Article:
Canadians have lost confidence in their democratic Constitution’s “protection.” We have forgotten that parliamentary government was designed to secure our right to life, liberty and property. We can no longer bring into our minds without great effort the idea that Parliament’s inclusiveness and freedom of deliberation protect dissent, political opposition, political minorities, and thus our political and legal equality. We can say the words “free governments encourage human rights; illiberal governments discourage rights.” The formula still has resonance. But the means, the mechanism, by which parliaments and representative assemblies foster individual liberties lies under a cloud of unknowing. (p. 65).
Ajzenstat even points to the Charter’s notwithstanding clause, which essentially says that sometimes, parliament ought to prevail over the courts. But this notion has imbibed Canadians with a sense of parliamentary sovereignty or rights dichotomy – as if it’s one, or the other. The Canadian founders believed parliamentary sovereignty was there to secure rights and if parliamentary sovereignty is breached, so are rights.
All this is to say that the modern Canadian operates today in a way the founders wouldn’t even recognize. Ajzenstat laments the decline of legislative supremacy and the shift toward institutions – the courts, for example, or international tribunals – that disregard parliament, are less accountable, and to which voters do not give their consent. What’s more, the federal and provincial division of powers are not respected and an activist Supreme Court routinely steps in for parliament to alter public policy.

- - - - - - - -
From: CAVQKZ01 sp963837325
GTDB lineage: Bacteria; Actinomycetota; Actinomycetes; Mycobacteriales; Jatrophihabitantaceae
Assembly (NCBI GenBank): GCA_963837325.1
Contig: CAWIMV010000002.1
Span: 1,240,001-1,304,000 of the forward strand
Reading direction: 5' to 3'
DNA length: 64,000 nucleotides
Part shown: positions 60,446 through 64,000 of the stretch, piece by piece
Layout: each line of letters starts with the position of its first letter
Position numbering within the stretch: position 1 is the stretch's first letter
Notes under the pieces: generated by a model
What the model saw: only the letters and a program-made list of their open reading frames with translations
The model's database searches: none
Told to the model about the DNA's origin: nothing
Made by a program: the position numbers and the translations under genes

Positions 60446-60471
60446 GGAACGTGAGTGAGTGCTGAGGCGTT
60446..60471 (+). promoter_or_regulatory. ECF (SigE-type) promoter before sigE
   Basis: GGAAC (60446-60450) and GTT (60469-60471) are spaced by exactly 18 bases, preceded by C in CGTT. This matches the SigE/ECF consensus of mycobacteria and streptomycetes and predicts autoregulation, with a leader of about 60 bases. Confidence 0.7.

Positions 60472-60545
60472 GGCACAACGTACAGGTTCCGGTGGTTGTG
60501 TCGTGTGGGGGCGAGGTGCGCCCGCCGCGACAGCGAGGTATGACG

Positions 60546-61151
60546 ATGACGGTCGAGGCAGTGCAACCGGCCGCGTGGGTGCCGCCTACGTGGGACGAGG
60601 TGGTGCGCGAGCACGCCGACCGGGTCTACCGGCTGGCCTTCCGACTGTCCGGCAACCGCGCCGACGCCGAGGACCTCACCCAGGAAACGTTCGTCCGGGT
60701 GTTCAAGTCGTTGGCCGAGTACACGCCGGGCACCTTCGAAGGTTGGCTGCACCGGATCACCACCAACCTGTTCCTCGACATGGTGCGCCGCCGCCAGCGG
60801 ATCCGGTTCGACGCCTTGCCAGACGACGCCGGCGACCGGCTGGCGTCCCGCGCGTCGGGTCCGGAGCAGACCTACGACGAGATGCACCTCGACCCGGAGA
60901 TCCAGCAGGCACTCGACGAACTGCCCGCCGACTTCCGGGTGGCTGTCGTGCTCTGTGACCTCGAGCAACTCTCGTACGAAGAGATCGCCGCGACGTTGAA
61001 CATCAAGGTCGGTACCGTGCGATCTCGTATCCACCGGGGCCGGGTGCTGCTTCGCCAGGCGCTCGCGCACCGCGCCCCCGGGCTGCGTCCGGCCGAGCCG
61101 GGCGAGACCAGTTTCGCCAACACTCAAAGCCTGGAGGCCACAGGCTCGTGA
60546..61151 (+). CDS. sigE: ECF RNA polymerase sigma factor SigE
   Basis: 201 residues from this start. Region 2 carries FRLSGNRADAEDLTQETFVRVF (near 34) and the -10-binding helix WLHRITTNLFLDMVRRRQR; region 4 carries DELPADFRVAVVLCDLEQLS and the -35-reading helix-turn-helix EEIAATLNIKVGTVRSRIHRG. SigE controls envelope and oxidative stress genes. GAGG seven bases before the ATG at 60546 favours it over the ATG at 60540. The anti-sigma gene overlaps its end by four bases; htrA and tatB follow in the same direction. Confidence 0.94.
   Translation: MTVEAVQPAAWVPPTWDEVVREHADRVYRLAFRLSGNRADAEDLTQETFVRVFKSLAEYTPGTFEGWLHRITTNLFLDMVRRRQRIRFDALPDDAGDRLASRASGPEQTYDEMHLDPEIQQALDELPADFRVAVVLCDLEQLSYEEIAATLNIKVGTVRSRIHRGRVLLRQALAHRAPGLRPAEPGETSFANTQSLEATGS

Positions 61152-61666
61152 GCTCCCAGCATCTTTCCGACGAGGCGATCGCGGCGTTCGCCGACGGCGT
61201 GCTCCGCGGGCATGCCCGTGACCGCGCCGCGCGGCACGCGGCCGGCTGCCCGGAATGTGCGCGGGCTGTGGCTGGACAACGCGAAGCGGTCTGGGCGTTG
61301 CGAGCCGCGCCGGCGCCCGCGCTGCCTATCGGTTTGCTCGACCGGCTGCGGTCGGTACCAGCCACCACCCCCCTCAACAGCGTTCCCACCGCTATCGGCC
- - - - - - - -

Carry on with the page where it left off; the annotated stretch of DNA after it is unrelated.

Ajzenstat’s advice on how to turn back the clock is simple: stop ignoring Locke and the founders’ vision, restore parliamentary supremacy, stop trying to invent (read: impose) cultural identity, and recommit to first principles. Aside from obvious questions such as whether or not national cultural neutrality is an attractive idea, the most serious one is whether Ajzenstat’s project is even feasible. Too few Canadians know enough about or care what the founders had to say (myself included, until I read this book) to create any demand for change. With the sweeping demographic changes that have occurred and continue apace, this phenomenon will no doubt continue. Second, given the prevailing wisdom amongst Canadianists in the academy, the next generations of Canadian political historians will unquestionably adhere to the conventional “Tory” view of the founding that Ajzenstat persuasively debunks. Third, and perhaps most importantly, any move toward an embrace of Ajzenstat’s ideas would take the existence of a political will: Federal politicians would have to abandon the course they’ve been on for a half century. Most pragmatic observers would likely agree that this is impossible because we’ve travelled too far away from the originalist idea to ever return to it. To my regret, I think they would be right.